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From: Anthony Williams (anthony.williamsNOSPAM_at_[hidden])
Date: 2002-10-17 09:41:16

Peter Dimov writes:
> From: "Anthony Williams" <anthony.williamsNOSPAM_at_[hidden]>
> > Peter Dimov writes:
> > > This means that the requirements are broken, not that there is
> something
> > > wrong with the code. The requirement should be "usable in boolean
> > > expressions and other contexts where a bool is required" and not
> > > "convertible to bool". I'm sure that this is the original intent.
> >
> > How does this differ from "must be bool"?
> It doesn't because I wasn't precise. By "other contexts..." I meant if(x),
> while(x), x? ...: ..., !x, and so on, and obviously not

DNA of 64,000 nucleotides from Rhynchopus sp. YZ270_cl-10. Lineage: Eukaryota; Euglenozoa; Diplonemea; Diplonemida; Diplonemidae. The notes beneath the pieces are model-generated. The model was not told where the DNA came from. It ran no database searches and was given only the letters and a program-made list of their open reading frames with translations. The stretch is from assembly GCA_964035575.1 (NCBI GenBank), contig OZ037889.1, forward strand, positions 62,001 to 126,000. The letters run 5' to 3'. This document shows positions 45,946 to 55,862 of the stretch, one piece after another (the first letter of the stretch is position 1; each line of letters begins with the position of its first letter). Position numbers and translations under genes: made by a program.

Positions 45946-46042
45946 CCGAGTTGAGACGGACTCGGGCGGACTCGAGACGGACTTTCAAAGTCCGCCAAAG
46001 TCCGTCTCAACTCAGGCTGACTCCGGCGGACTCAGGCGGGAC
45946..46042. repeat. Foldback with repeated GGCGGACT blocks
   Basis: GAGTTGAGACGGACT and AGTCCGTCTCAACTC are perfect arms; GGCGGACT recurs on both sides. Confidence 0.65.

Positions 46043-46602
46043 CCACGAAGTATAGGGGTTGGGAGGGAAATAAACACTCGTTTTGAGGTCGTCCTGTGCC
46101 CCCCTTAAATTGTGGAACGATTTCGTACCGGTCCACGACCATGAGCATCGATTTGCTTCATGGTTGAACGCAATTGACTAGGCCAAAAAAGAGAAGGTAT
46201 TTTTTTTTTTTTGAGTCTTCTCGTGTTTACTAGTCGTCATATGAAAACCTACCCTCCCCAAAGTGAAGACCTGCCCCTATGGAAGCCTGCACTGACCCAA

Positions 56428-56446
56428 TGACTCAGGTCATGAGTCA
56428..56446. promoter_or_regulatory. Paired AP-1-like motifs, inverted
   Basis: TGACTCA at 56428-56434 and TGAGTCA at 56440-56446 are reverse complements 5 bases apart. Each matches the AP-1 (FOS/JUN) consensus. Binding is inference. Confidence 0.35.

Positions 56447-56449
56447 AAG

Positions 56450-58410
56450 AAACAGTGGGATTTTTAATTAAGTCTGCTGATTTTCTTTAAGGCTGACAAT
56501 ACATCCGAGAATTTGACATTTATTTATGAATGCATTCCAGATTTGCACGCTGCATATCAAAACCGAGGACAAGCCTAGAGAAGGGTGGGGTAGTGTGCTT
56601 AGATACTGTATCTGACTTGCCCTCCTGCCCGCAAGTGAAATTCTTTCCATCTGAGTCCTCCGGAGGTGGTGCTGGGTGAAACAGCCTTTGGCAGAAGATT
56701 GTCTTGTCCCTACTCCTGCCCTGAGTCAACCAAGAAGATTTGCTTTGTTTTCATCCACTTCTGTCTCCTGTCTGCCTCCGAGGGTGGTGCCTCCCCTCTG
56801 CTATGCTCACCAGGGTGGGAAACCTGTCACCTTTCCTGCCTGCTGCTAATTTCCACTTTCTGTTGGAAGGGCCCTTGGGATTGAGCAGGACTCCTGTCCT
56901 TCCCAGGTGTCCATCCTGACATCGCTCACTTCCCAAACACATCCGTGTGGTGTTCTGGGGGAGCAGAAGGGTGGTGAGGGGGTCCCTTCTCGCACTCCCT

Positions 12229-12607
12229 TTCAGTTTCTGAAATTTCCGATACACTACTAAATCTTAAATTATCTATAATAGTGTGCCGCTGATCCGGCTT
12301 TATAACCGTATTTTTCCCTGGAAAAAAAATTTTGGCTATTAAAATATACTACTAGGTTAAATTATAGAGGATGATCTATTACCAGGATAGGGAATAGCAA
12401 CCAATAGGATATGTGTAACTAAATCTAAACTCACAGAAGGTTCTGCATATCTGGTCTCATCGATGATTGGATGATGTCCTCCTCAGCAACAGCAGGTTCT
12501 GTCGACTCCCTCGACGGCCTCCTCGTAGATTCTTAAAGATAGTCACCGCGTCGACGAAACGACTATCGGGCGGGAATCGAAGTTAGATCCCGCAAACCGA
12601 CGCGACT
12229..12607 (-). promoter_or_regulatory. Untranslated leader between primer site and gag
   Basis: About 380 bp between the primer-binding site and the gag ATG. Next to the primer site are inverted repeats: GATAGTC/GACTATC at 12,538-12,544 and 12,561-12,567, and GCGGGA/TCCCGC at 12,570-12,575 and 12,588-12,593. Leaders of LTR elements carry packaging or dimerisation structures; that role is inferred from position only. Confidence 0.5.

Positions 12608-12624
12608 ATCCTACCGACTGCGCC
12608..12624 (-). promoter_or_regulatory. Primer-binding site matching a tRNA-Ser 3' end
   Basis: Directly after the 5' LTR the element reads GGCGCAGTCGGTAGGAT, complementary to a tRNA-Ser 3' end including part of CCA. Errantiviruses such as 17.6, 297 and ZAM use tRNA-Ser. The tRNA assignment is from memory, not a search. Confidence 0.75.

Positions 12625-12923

> bool & r(x);
> or
> struct V { V(bool); };
> void f(V);
> f(x);
If (i1!=i2) yields an expression convertible to bool, but not bool, then you
have to guard against, for example,

template<typename T,typename U>
MyRandomReturnValue operator&&(T lhs,U rhs);

(in an appropriate namespace) hijacking your boolean expression. This requires
that you either cast the subexpressions to bool explicitly, or that these
"convertible to bool" types are builtin types, in which case they might as
well be bool --- I can't see much benefit in operator!= returning a void*, for

> > If the real intent did not make it into the precise wording of the
> standard,
> > this is a bug in the standard (a DR) rather than an example of de-facto
> > requirements that are more important than the specified requirements.
> It's both. These aren't mutually exclusive.

In which case, write it up and get an issue number ;-)


Anthony Williams
Senior Software Engineer, Beran Instruments Ltd.
Remove NOSPAM when replying, for timely response.

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